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I can do

locale loc(""); // use default locale
cout.imbue( loc );
cout << << "i: " << int(123456) << " f: " << float(3.14) << "\n";

and it will output:

i: 123.456 f: 3,14

on my system. (german windows)

I would like to avoid getting the thousands separator for ints -- how can I do this?

(I just want the users default settings but without any thousands separator.)

(All I found is how to read the thousands separator using use_facet with the numpunct facet ... but how do I change it?)

share|improve this question
    
Are you open to work arounds, or must we modify the thousands separator? I have the feeling printf will print in the format you want, and also converting it to a string before printing will most likely achieve the desired result. –  evanmcdonnal Nov 16 '12 at 19:24
    
@evanmcdonnal - I really want a solution with no workaround and especially without printf. I just want the users default settings but without any thousands separator. –  Martin Ba Nov 16 '12 at 19:27
    
Cry because IOstreams and locales suck. –  Puppy Nov 16 '12 at 19:46
    
@DeadMG - indeed. Especially how they're (not) documented sucks big time. –  Martin Ba Nov 16 '12 at 20:38

1 Answer 1

up vote 7 down vote accepted

Just create and imbue your own numpunct facet:

struct no_separator : std::numpunct<char> {
protected:
    virtual string_type do_grouping() const 
        { return "\000"; } // groups of 0 (disable)
};

int main() {
    locale loc("");
    // imbue loc and add your own facet:
    cout.imbue( locale(loc, new no_separator()) );
    cout << "i: " << int(123456) << " f: " << float(3.14) << "\n";
}

If you have to create a specific output for another application to read, you may also want to override virtual char_type numpunct::do_decimal_point() const;.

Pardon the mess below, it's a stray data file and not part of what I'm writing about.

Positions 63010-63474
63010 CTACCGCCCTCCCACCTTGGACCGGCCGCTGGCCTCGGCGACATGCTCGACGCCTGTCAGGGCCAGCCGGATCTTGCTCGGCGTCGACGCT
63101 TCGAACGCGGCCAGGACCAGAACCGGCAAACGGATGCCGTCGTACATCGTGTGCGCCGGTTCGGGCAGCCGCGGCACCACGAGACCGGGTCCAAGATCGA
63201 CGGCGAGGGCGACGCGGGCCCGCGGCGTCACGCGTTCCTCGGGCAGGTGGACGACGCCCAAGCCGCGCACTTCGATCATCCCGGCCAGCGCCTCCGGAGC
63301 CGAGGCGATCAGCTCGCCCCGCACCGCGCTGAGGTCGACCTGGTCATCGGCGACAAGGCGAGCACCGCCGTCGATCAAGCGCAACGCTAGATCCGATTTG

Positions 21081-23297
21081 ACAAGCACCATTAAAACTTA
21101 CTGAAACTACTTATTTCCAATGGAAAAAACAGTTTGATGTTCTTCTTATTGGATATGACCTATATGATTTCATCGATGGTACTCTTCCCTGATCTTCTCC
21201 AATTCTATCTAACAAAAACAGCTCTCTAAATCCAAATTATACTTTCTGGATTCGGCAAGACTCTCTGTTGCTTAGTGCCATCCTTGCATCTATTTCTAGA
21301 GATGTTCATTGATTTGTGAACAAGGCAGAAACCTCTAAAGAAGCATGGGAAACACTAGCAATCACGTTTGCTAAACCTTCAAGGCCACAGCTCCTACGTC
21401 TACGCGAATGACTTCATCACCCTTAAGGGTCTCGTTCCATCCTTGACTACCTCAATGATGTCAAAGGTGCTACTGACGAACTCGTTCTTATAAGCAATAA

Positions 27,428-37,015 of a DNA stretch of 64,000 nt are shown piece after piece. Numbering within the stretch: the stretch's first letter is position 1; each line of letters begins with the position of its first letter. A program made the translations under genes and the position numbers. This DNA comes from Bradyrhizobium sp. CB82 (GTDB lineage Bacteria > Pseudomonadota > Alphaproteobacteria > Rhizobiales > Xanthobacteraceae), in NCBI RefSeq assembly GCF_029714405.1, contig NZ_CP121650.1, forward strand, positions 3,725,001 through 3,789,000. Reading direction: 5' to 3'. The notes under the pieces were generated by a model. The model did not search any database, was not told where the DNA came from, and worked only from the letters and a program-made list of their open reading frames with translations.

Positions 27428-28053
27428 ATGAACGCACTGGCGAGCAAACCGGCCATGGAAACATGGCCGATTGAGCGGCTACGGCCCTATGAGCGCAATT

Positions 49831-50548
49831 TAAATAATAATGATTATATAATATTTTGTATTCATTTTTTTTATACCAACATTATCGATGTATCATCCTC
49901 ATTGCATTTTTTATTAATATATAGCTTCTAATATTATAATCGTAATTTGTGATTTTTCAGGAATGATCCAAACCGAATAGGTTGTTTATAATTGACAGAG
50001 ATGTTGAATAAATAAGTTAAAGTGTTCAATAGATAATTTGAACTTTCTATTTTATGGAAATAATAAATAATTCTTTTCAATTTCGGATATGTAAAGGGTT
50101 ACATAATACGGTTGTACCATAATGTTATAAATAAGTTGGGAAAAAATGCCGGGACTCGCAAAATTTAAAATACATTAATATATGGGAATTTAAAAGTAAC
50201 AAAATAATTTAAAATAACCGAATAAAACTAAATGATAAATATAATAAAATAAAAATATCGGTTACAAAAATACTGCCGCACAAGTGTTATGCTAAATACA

If you want to use a specific locale as base, you can derive from the _byname facets:

template <class charT>
struct no_separator : public std::numpunct_byname<charT> {
    explicit no_separator(const char* name, size_t refs=0)
        : std::numpunct_byname<charT>(name,refs) {}
protected:
    virtual string_type do_grouping() const
        { return "\000"; } // groups of 0 (disable)
};

int main() {
    cout.imbue( locale(std::locale(""),  // use default locale
        // create no_separator facet based on german locale
        new no_separator<char>("German_germany")) );
    cout << "i: " << int(123456) << " f: " << float(3.14) << "\n";
}
share|improve this answer
    
I'm confused by "\000" - that's a NUL followed by two zeroes, isn't it? –  Martin Ba Nov 16 '12 at 20:39
    
@MartinBa It's a null expressed in such a way that if the next character is an octal digit it won't change to another character (you can't do that with hexadecimal notation which hasn't a bounded number of characters). –  AProgrammer Nov 16 '12 at 20:55
    
@MartinBa the \nnnescape sequence is actually octal. That facet allows you to create a custom sequence like "\001\003\002" which would result in a 12.345.6 grouping. –  Anonymous Coward Nov 16 '12 at 21:07

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